Hungary 1989 - Mansells surprise victory 04 Aug 2006
The Hungarorings twisty layout and tight racing line have often prompted comparisons with Monacos compact street circuit. But whilst drivers grumble about the difficulty of overtaking at the track, one race in particular challenges its reputation. Nigel Mansells legendary 1989 victory remains proof that whilst passing is difficult in Hungary, it is far from impossible. Starting from the wrong end of the grid, Mansells Ferrari passed, seemingly effortlessly, through the field to cross the finish line first. This is the story of that memorable race
Mansell arrived in Budapest that year with a far from lucky Hungarian track record. Just the season before, he had qualified second alongside Ayrton Senna only to retire mid-race with heat exhaustion. And in 1987 he had famously lost out on victory when a wheel nut fell off his Williams just six laps from home.
As the 1989 weekend got underway, it seemed that run of bad luck was set to continue. After a disappointing qualifying session, Mansell found himself a lowly 12th on the grid, more than two seconds off the pace of pole-sitter Riccardo Patrese. Between him and victory were another ten drivers, including reigning world champion Ayrton Senna, who had qualified his McLaren second behind Patreses Williams.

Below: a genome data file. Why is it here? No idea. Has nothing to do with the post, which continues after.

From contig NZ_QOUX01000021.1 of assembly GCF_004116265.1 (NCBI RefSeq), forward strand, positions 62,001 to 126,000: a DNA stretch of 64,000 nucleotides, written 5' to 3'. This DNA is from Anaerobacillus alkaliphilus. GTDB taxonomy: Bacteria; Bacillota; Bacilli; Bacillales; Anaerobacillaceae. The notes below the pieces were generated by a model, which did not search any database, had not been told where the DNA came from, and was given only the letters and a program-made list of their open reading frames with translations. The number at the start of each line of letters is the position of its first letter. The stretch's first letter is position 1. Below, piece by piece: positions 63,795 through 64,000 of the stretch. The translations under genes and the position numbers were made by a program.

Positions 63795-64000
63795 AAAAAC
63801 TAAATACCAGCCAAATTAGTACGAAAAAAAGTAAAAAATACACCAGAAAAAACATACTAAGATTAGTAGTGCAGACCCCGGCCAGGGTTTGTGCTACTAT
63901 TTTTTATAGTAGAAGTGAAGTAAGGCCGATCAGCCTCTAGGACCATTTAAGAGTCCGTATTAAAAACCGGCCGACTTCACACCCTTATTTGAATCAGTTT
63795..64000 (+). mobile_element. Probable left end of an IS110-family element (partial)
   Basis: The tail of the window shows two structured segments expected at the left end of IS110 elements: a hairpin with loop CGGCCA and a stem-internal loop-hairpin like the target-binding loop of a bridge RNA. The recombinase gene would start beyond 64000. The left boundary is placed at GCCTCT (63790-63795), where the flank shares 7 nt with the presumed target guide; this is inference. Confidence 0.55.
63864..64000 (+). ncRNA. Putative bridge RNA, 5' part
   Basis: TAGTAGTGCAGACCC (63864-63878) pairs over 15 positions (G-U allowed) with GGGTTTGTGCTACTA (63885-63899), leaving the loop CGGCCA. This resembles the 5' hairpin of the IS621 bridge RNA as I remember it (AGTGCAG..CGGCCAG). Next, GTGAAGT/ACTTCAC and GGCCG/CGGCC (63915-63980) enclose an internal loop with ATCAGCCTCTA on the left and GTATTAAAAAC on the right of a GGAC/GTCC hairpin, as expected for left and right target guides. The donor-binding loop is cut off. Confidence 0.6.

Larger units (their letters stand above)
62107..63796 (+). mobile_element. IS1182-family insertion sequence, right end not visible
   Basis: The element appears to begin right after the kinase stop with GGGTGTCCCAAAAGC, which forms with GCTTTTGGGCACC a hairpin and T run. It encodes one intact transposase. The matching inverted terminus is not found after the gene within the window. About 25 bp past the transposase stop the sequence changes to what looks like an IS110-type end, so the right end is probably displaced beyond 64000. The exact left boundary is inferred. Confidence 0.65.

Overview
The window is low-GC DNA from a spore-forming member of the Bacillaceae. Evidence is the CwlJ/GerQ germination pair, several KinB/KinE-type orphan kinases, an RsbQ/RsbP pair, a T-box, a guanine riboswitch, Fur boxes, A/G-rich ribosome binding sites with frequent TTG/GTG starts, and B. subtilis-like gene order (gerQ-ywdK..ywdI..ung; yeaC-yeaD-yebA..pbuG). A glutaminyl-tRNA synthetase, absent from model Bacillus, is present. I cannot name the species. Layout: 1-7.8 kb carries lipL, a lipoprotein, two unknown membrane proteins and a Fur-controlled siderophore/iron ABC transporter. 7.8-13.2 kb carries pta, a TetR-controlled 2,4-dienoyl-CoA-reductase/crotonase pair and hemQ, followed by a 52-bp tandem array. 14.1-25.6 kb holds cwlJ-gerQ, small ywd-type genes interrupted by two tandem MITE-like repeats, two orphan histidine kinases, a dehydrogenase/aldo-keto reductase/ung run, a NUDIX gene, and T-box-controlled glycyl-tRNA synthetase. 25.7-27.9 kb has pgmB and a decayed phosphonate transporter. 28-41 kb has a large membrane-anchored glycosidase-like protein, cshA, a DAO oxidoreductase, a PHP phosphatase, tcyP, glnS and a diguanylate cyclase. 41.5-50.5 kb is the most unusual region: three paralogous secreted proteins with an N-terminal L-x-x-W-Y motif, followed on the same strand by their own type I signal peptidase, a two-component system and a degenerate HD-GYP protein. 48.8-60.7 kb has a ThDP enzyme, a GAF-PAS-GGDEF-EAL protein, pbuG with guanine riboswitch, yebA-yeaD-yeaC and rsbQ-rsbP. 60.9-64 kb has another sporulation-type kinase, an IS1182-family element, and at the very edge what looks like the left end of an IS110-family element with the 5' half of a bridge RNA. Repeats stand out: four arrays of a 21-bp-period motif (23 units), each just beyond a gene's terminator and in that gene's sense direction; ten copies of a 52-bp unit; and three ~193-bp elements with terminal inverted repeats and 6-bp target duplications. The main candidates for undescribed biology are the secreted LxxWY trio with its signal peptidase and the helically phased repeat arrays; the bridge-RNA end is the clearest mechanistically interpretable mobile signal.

With a mountain to climb, Mansell knew his first lap would be critical. As the 77-lap race began, he executed a perfect start and by lap 2 had overtaken Jean Alesis Tyrrell, the Minardi of Pierluigi Martini, Derek Warwick in the Arrows and Brabhams Stefano Modena. He was already up to eighth.
Meanwhile at the front, Patrese was dictating the pace, having successfully kept Sennas quicker McLaren at bay off the line. Whilst they battled for the lead, Mansell continued to scythe through the field and by lap 22 he was up to fifth, having moved ahead of Alessandro Nanninis Benetton, Thierry Boutsen in the Williams and the Dallara of Alex Caffi.
Already safely into the points, Mansells quickening pace showed no signs of easing - on lap 28 he overtook Ferrari team mate Gerhard Berger, and then, on lap 41, he moved up to third after passing Alain Prosts McLaren. But that was where his progress stalled. In front, only Senna and Patrese remained, but after several laps running in their wheel tracks, it seemed the British drivers challenge had finally run out of steam.
That was until lap 53, when fate kindly played into Mansells hands. A punctured radiator caused Patreses engine to overheat and the Italian, having led the race from the start, was out. Senna thus moved into the familiar position of leader, with Mansell just a hairs breadth behind the Brazilian.
For several laps the two drivers vied for position. Then on lap 58 they came up to lap backmarker Stefan Johannson in his Onyx. The Swede was experiencing gearbox problems, and when he slowed unexpectedly Senna was forced to back off. Mansell saw his chance and dived past both cars to seize the lead. He had achieved the impossible and gone from 12th to first at the Hungaroring. Senna maintained the pressure for a while, but unable to make an impression on the now faster Ferrari, he slipped back in the closing laps, allowing Mansell to cruise home for the most unlikely of victories.